This past year can be defined as one of profound loss. We have lost our ability to move about without restriction and eat in whatever restaurant we choose. We have also lost over one-half million Americans to this relentless disease that we have finally become able to control through vaccination.
To those who have lost loved ones, I send my wishes for their memories to be blessings. But I also suggest that you take some time to record your memories, either on paper or audio recording. While most of who they were and what they represented to you will not fade through time, the preservation of history will always be a worthwhile investment of your time.
Most recently, I have been thinking about my sweet grandmother, she whom I called Bubbe. She died many years ago while I was away at college. But I have had cause to remember many things about her – her cooking, her love for this country, and her unique pronunciation.
The words “tick” and “tin” often occur to me. Bubbe could not grasp the “th” sound so thick was tick and thin was tin. Sometimes her dough was too tin; other times the snow was very tick.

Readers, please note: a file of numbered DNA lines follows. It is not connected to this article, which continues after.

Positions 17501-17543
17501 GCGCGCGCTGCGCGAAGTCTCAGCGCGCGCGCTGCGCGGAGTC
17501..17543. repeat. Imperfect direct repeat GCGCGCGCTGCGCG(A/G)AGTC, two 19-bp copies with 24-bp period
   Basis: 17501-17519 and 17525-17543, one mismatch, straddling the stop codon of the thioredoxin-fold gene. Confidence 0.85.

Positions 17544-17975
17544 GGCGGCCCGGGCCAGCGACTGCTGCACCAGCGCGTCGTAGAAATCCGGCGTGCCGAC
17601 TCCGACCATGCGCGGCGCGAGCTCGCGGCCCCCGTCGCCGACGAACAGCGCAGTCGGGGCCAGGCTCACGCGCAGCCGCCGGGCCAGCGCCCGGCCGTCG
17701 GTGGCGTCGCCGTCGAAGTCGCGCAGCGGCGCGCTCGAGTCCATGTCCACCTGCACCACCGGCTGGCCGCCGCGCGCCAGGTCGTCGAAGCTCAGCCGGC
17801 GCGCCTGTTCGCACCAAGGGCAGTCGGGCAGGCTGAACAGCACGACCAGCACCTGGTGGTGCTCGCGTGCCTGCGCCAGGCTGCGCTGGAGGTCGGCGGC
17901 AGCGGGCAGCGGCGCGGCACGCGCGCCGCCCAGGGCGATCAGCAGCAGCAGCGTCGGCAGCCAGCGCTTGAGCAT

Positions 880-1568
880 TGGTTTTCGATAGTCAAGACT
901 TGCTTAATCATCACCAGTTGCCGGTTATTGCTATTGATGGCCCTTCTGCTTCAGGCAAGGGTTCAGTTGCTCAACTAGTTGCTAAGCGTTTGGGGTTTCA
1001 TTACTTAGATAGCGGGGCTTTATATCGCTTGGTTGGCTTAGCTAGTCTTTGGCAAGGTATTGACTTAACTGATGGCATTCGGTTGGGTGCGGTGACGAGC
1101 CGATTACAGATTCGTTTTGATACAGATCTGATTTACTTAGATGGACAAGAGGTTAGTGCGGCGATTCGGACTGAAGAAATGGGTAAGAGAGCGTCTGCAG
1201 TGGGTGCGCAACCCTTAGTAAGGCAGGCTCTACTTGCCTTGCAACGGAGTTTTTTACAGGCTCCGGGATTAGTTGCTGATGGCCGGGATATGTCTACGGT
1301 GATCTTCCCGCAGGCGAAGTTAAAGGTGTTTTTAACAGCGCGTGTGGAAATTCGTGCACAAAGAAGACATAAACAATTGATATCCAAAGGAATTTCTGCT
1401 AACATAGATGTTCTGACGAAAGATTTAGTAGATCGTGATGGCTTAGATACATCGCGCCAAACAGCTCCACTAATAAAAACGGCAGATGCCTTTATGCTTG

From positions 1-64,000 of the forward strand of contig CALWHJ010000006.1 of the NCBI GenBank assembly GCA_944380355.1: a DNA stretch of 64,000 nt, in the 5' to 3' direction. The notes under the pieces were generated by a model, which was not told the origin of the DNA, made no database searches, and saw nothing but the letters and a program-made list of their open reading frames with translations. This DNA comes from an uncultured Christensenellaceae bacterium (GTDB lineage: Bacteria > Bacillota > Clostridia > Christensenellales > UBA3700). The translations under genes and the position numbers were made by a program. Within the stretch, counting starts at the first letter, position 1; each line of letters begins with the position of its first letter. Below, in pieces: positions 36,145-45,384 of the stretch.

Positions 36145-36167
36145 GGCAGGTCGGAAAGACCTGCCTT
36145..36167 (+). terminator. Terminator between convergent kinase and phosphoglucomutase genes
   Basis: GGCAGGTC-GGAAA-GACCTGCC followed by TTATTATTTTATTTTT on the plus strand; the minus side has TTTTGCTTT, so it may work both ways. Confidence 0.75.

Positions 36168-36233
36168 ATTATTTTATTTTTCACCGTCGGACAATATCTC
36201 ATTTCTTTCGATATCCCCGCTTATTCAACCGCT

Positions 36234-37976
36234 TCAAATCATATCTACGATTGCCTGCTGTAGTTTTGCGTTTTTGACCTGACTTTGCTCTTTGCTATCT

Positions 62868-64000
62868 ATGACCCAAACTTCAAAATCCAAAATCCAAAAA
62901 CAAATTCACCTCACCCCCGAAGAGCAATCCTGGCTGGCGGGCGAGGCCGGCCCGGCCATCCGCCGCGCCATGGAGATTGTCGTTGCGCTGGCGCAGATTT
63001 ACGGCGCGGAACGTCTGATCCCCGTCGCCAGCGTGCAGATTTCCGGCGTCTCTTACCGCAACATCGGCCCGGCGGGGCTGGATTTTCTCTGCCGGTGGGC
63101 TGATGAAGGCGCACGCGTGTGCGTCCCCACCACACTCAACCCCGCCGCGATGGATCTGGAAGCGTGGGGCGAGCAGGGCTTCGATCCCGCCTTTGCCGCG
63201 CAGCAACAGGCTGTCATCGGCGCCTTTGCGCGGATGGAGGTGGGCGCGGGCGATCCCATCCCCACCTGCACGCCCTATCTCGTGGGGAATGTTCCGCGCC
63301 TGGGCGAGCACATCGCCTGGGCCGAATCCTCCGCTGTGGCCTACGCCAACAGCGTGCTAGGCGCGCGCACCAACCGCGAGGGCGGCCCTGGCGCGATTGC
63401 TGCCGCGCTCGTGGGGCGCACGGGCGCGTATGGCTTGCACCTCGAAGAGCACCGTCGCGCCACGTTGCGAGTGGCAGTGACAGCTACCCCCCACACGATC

When I saw her for the last few times, we didn’t have the remarkable technology that we do now and I was unable to record our conversations. These days, we have all of the advantages I was missing. Thankfully, time has not diminished my memories. Virtually every day, I think (tink, if you like) of things (tings) that are tick or tin. Remembering her as I do, she would not be offended that these recollections are the ones I captured, as well as her unforgettable cheesecake and noddle pudding (kugel).
Savor what you can while you are still able. As much as I would love to revisit my Bubbe to help her study for the citizenship exam, that time is long gone. But I think that she would be proud of the generations that she created and the perpetuation of the traditions that she treasured. Shalom.